CHICAGO — A federal judge has potentially opened a new market to gun dealers after ruling as unconstitutional Chicago ordinances that aim to reduce gun violence by banning their sale within the city's limits.
U.S. District Judge Edmond E. Chang said Monday that while the government has a duty to protect its citizens, it's also obligated to protect constitutional rights, including the right to keep and bear arms for self-defense. However, Chang said he would temporarily stay the effects of his ruling, meaning the ordinances can stand while the city decides whether to appeal.
The decision is just the latest to attack what were some of the toughest gun-control laws in the nation. In 2010, the U.S. Supreme Court struck down Chicago's long-standing gun ban. And last year, Illinois legislators were forced by a federal appeals court to adopt a law allowing residents to carry concealed weapons; it was the only state that still banned the practice. The resulting law largely stripped officials in the city and surrounding Cook County of their authority to regulate guns, which especially irked officials in Chicago, where residents had to apply for concealed-carry permits through the police superintendent.
National Rifle Association lobbyist Todd Vandermyde applauded Chang's decision, saying it "shows how out of step and outrageous Chicago's ordinances really are."
Roderick Drew, a spokesman for Chicago's law department, said Mayor Rahm Emanuel disagrees with Chang's ruling and has instructed the city's lawyer to consider options to regulate gun sales.
"Every year Chicago police recover more illegal guns than officers in any city in the country, a factor of lax federal laws as well as lax laws in Illinois and surrounding states related to straw purchasing and the transfer of guns," Drew said. "We need stronger gun safety laws, not increased access to firearms within the city."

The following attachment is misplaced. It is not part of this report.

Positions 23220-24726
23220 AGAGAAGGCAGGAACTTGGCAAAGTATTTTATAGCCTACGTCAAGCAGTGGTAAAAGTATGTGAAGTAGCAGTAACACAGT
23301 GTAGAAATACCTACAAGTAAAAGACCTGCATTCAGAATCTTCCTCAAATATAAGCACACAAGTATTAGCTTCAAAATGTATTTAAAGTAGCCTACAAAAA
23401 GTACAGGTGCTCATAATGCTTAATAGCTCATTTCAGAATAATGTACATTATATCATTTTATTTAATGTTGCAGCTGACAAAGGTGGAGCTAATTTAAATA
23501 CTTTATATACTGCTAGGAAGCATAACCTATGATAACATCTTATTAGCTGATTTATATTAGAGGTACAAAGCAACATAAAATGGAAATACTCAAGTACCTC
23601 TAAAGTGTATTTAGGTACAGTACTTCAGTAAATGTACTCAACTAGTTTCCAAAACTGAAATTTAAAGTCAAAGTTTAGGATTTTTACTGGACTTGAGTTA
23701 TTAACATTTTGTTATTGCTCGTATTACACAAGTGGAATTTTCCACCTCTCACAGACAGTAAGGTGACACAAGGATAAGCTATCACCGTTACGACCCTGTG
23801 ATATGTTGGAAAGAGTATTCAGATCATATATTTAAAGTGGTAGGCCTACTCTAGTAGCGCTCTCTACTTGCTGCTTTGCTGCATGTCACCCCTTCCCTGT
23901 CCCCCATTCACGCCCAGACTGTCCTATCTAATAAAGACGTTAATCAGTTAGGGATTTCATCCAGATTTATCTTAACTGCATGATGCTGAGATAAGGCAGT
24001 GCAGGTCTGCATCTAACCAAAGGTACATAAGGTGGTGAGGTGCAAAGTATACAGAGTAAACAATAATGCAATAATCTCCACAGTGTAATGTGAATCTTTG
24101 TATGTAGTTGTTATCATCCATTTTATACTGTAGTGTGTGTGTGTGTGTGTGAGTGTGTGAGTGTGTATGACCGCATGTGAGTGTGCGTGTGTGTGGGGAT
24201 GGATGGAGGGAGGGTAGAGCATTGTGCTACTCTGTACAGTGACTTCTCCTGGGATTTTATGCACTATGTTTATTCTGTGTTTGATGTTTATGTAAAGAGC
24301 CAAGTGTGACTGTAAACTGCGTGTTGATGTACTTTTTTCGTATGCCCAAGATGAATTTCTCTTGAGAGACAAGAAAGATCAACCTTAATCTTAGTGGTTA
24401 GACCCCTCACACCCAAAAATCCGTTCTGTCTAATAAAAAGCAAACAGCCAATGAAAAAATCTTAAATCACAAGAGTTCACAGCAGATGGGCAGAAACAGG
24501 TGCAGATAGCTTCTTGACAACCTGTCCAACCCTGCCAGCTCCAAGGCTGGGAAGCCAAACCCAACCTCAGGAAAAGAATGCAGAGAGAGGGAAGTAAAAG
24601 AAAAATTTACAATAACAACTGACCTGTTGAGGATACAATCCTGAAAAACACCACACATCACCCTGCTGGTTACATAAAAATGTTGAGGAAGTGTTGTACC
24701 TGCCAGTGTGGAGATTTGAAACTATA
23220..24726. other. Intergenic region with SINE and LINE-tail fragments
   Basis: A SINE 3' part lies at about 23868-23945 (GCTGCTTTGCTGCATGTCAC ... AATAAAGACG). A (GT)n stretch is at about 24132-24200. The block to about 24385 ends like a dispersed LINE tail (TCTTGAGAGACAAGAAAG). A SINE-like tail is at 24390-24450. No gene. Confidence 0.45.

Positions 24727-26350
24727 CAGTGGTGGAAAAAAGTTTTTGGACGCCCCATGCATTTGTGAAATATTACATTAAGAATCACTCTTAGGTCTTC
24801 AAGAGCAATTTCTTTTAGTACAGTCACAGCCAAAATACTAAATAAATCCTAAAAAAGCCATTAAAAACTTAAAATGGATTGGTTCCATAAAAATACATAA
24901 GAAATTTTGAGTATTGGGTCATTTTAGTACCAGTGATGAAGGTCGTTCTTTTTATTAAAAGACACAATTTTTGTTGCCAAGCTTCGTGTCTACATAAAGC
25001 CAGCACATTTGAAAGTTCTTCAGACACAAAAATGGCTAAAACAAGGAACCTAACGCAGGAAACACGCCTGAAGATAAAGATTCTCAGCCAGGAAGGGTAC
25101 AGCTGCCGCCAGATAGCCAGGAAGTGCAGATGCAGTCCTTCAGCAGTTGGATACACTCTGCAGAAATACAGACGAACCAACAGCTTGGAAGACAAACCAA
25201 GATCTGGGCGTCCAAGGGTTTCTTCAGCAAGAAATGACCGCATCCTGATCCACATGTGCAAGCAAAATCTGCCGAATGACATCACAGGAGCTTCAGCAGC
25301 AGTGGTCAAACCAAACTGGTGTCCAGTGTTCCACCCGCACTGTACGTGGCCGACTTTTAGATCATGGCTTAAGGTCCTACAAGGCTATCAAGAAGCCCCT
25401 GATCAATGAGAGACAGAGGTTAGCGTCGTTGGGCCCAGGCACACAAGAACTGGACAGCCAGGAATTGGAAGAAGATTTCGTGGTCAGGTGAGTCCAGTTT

Chang's ruling came in a lawsuit filed by the Illinois Association of Firearms Retailers and three Chicago residents. The judge noted Chicago's ban covers not only federally licensed firearms dealers, but also gifts among family members, all in the name of reducing gun violence.
In his 35-page opinion, Chang said he understood Chicago enacted the gun sale ban to safeguard its residents.
"That is one of the fundamental duties of government: to protect its citizens," he wrote. "But on the other side of this case is another feature of government: certain fundamental rights are protected by the Constitution, put outside government's reach, including the right to keep and bear arms for self-defense under the Second Amendment."
Chicago last year had more homicides than any city in the nation. City officials have long acknowledged the ban on gun sales has been weakened due to the legal sale of guns in some surrounding suburbs and states.
Chicago gun collector Kenneth Pacholski, one of the plaintiffs, said he has no interest in selling guns and buys only antique guns that he intends to keep. But he said Chicago's ban was unreasonable.
"All the people I know who own guns legally are really careful," said Pacholski, whose wife, also was a plaintiff. "I'm a collector; my guns are not going anywhere unless I know where they're going because I don't want to be responsible for someone's death."
Illinois Council Against Hand Gun Violence campaign coordinator Mark Walsh said he wasn't surprised by the ruling.
"I'm not sure what the city's plan is (following the ruling), but I think obviously there is a need to make sure gun dealers coming into the city are aware of those who have restrictions on gun ownership and don't sell to them," he said.
Chicago still has a ban on assault weapons.